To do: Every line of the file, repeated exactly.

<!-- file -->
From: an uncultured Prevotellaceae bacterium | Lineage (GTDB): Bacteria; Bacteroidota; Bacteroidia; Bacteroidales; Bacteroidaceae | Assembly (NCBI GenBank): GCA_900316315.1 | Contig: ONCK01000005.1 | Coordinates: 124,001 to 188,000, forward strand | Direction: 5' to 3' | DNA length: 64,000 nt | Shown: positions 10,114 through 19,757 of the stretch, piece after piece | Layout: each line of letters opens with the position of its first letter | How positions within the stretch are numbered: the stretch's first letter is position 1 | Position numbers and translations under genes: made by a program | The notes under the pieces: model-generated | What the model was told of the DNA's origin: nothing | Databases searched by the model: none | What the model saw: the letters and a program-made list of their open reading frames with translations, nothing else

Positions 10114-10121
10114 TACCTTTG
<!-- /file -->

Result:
From: an uncultured Prevotellaceae bacterium | Lineage (GTDB): Bacteria; Bacteroidota; Bacteroidia; Bacteroidales; Bacteroidaceae | Assembly (NCBI GenBank): GCA_900316315.1 | Contig: ONCK01000005.1 | Coordinates: 124,001 to 188,000, forward strand | Direction: 5' to 3' | DNA length: 64,000 nt | Shown: positions 10,114 through 19,757 of the stretch, piece after piece | Layout: each line of letters opens with the position of its first letter | How positions within the stretch are numbered: the stretch's first letter is position 1 | Position numbers and translations under genes: made by a program | The notes under the pieces: model-generated | What the model was told of the DNA's origin: nothing | Databases searched by the model: none | What the model saw: the letters and a program-made list of their open reading frames with translations, nothing else

Positions 10114-10121
10114 TACCTTTG